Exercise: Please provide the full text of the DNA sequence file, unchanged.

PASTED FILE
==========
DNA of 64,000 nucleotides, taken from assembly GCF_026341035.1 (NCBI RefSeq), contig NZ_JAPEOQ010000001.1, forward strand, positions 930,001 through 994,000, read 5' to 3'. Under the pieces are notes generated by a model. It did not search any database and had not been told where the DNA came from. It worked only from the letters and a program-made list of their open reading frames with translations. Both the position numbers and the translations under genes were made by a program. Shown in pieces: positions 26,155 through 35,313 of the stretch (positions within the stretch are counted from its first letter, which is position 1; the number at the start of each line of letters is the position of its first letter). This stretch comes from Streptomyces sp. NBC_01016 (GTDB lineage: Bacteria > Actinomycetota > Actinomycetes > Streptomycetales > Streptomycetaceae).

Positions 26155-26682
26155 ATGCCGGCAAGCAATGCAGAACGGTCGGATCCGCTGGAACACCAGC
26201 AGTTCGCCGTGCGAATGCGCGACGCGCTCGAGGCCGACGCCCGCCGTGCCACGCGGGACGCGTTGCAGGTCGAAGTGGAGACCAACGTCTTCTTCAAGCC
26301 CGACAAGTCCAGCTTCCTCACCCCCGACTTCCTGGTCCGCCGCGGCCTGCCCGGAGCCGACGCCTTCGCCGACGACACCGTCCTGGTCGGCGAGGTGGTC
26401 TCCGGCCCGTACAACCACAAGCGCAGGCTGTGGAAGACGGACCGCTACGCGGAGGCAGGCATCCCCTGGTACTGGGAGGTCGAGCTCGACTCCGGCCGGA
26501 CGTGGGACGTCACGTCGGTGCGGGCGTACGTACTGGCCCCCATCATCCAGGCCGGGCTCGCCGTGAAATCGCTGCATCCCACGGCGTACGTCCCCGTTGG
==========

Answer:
DNA of 64,000 nucleotides, taken from assembly GCF_026341035.1 (NCBI RefSeq), contig NZ_JAPEOQ010000001.1, forward strand, positions 930,001 through 994,000, read 5' to 3'. Under the pieces are notes generated by a model. It did not search any database and had not been told where the DNA came from. It worked only from the letters and a program-made list of their open reading frames with translations. Both the position numbers and the translations under genes were made by a program. Shown in pieces: positions 26,155 through 35,313 of the stretch (positions within the stretch are counted from its first letter, which is position 1; the number at the start of each line of letters is the position of its first letter). This stretch comes from Streptomyces sp. NBC_01016 (GTDB lineage: Bacteria > Actinomycetota > Actinomycetes > Streptomycetales > Streptomycetaceae).

Positions 26155-26682
26155 ATGCCGGCAAGCAATGCAGAACGGTCGGATCCGCTGGAACACCAGC
26201 AGTTCGCCGTGCGAATGCGCGACGCGCTCGAGGCCGACGCCCGCCGTGCCACGCGGGACGCGTTGCAGGTCGAAGTGGAGACCAACGTCTTCTTCAAGCC
26301 CGACAAGTCCAGCTTCCTCACCCCCGACTTCCTGGTCCGCCGCGGCCTGCCCGGAGCCGACGCCTTCGCCGACGACACCGTCCTGGTCGGCGAGGTGGTC
26401 TCCGGCCCGTACAACCACAAGCGCAGGCTGTGGAAGACGGACCGCTACGCGGAGGCAGGCATCCCCTGGTACTGGGAGGTCGAGCTCGACTCCGGCCGGA
26501 CGTGGGACGTCACGTCGGTGCGGGCGTACGTACTGGCCCCCATCATCCAGGCCGGGCTCGCCGTGAAATCGCTGCATCCCACGGCGTACGTCCCCGTTGG